1996California voters adopt Proposition 209, banning the use of race in college admissions and financial aid at California public colleges and universities
1995First free large online scholarship search database (FastWeb)
1994US 4th District Court of Appeals decision in Podberesky v. Kirwan requires that evidence of past discrimination must be clearly evident in a case involving a race-based scholarship
1994Establishment of FinAid web site
1993Student Loan Reform Act (established direct lending, added income contingent repayment)
1993National Service Trust Act (AmeriCorps provides education grants for students age 17 and over who perform community service)
1992Higher Education Amendments of 1992 (added FAFSA and required it to be free, added Direct Lending pilot project, added unsubsidized Stafford loans, replaced two federal need analysis formulas -- the Pell Grant Formula and the Congressional Methodology -- with a single Federal Need Analysis Methodology, changed definition of "independent student", added community service requirement to Federal Work-Study, eliminated PLUS loan limits)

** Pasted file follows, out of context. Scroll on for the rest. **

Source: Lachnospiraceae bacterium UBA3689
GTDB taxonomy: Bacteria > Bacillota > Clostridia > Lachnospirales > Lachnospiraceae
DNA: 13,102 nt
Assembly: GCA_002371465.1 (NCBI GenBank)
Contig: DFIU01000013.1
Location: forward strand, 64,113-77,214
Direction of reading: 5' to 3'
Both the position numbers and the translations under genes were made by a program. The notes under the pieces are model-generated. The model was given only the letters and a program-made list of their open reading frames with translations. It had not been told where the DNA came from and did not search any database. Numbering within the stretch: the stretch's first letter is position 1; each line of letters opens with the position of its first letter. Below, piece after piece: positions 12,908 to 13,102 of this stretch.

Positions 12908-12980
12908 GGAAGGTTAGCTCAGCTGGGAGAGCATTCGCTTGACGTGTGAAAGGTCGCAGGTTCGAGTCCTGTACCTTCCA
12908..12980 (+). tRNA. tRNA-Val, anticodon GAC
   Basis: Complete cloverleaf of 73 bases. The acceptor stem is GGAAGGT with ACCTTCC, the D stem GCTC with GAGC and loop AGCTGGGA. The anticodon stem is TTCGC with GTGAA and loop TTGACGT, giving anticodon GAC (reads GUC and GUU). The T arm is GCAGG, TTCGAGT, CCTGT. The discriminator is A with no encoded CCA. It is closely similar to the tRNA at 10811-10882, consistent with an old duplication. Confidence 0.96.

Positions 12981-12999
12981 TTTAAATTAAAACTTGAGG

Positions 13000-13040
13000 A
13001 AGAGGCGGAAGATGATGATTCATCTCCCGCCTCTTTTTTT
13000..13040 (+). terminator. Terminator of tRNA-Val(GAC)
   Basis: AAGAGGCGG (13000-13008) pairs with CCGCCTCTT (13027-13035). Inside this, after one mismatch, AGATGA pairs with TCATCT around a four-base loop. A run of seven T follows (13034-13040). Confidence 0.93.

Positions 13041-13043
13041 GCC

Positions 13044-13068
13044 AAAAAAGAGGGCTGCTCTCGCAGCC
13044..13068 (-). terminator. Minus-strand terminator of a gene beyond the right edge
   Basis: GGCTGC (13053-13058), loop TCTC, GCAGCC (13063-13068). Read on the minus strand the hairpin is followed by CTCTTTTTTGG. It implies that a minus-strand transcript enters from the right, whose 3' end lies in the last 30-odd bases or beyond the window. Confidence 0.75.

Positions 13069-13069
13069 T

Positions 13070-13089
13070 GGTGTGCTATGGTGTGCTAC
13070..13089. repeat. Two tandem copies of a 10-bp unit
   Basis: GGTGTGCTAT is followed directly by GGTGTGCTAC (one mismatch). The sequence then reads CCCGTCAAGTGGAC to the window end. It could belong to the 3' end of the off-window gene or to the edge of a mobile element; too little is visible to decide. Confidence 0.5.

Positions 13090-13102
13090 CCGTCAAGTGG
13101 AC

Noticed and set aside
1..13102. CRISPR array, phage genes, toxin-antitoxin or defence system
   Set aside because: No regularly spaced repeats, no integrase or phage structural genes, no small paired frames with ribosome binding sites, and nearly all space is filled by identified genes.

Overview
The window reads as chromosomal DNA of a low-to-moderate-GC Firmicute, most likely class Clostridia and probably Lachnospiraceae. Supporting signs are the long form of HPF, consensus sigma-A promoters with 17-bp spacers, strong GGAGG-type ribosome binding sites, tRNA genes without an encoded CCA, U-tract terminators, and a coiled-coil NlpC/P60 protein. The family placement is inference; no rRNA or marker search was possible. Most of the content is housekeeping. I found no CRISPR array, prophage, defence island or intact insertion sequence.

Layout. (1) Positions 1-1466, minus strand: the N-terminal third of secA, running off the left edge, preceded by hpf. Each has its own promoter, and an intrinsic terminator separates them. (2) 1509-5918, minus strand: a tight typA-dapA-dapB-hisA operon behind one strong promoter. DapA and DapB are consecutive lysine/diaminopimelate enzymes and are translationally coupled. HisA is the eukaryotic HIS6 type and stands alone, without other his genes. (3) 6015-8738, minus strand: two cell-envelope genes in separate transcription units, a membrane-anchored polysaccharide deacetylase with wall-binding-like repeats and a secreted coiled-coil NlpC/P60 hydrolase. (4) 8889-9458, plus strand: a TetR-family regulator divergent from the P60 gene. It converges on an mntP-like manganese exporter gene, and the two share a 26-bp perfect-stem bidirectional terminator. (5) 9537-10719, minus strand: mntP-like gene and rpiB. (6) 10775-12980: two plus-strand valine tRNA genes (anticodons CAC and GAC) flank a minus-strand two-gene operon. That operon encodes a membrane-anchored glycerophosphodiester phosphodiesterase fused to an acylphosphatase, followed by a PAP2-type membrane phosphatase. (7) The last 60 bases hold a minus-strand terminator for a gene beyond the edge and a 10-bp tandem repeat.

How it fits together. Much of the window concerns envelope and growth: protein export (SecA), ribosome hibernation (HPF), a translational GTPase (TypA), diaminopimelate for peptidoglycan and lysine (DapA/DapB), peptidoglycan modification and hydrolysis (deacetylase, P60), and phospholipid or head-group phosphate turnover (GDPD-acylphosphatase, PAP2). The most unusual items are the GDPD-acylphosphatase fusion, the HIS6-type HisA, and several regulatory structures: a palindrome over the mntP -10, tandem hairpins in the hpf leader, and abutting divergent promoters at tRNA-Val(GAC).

1991Veterans' Educational Assistance Amendments of 1991
1990Omnibus Budget Reconciliation Act of 1990 (elimination of student aid eligibility at high default schools)
1989Student Loans Reconciliation Amendments
1988Tax Reform Technical Amendments (created Education Savings Bonds)
1988Supplemental Loans to Students Reform Bill
1987GSL Program renamed the Stafford Loan Program
1986Michigan Education Trust established as the first prepaid tuition plan
1986Reauthorization of the Higher Education Act (added Congressional Methodology as a second federal need analysis methodology, gave financial aid administrators broad discretion through "professional judgment", required financial need for the GSL interest subsidy, NDSL renamed Perkins Loan, created Supplemental Loan to Students (SLS) for graduate, professional and independent students, restricted PLUS loans to parent borrowers, added FFEL consolidation loans)